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In Control.Lens.Traversal the beside function traverses both parts of a Bitraversable. The example given is

>>> ("hello",["world","!!!"])^..beside id traverse
["hello","world","!!!"]

Can I write a more explicit version of beside (let's call it bothParts) that instead of a Bitraversable constraint takes two Traversals? I imagine it to be used like so:

>>> ("hello",["world","!!!"])^..bothParts _1 _2 id traverse
["hello","world","!!!"]

Does this already exist? Is this too unsafe to be sanely used? Thank you!

Edit:

Or perhaps something like:

>>> ("hello",["world","!!!"])^..bothParts _1 (_2.traverse)
["hello","world","!!!"]
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I think that bothParts l1 l2 won't always be a valid Traversal. Consider bothParts _1 _1 (or any other case when l1 and l2 overlap). –  fizruk May 23 '14 at 19:28

1 Answer 1

up vote 2 down vote accepted

The combinator you want is supposed to use 2 Traversals simultaneously. But that kind of combinator breaks Traversal laws in general, in particular the "no duplication" law: a Traversal should traverse each element only once.

Here's an example of what you probably don't want:

>>> (1, 2) ^.. bothParts _1 _1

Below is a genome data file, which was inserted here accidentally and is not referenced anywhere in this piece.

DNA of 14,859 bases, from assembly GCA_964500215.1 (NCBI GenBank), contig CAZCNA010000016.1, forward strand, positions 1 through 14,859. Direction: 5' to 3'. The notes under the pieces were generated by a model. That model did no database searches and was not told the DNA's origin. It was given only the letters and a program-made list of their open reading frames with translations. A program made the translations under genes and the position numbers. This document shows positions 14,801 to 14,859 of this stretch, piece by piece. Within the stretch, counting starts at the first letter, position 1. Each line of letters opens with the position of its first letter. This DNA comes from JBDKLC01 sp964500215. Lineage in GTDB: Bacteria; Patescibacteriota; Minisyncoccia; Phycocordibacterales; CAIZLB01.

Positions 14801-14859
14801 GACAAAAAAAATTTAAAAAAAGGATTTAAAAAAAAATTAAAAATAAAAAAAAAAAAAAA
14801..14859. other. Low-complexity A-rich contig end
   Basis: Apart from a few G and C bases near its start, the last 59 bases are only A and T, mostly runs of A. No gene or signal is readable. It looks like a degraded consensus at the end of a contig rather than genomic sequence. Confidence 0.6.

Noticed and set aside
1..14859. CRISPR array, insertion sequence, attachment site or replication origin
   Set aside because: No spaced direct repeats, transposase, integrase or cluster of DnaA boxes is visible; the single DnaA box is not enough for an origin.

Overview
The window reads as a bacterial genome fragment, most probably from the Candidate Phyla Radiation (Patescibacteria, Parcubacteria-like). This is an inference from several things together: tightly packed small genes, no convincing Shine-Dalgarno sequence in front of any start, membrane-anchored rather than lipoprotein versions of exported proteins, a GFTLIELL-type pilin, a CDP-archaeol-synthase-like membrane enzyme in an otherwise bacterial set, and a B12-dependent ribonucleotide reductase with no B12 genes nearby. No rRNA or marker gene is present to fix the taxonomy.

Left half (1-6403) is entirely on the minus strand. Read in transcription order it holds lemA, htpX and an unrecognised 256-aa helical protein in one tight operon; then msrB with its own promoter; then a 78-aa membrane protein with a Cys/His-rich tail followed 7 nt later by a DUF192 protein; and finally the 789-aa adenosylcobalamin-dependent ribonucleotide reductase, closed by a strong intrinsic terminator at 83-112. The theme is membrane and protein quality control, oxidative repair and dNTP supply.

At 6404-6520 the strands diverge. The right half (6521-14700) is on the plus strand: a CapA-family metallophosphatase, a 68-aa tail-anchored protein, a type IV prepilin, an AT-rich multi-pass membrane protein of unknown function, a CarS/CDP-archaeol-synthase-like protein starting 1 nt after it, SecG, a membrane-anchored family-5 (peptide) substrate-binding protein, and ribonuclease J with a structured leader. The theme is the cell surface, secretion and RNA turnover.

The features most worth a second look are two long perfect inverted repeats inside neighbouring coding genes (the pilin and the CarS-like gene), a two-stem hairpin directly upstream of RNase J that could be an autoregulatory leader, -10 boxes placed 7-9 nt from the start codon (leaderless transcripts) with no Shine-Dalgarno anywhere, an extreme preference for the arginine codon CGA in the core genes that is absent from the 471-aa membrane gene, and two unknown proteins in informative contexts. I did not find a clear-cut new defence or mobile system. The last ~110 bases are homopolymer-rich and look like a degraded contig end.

[1, 1]    

To be more precise, I'd like to cite Traversal documentation from lens package:

The laws for a Traversal t follow from the laws for Traversable as stated in "The Essence of the Iterator Pattern".

t pure ≡ pure
fmap (t f) . t g ≡ getCompose . t (Compose . fmap f . g)

One consequence of this requirement is that a Traversal needs to leave the same number of elements as a candidate for subsequent Traversal that it started with. Another testament to the strength of these laws is that the caveat expressed in section 5.5 of the "Essence of the Iterator Pattern" about exotic Traversable instances that traverse the same entry multiple times was actually already ruled out by the second law in that same paper!

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Ok, yes, thank you, but if I promise to always traverse different subparts, how would I write such a function? –  phischu May 24 '14 at 10:28
    
@phischu in your question you only use Traversals as Folds, so perhaps it would suffice for you to use ReifiedFold to compose different Folds, e.g.: ("hello",["world","!!!"])^..runFold (Fold _1 <|> Fold (_2.traverse)) –  fizruk May 24 '14 at 15:34
    
It does not suffice but thank you! –  phischu May 26 '14 at 6:32
    
@phischu would update your question to include desired "setter" example then? –  fizruk May 26 '14 at 8:27

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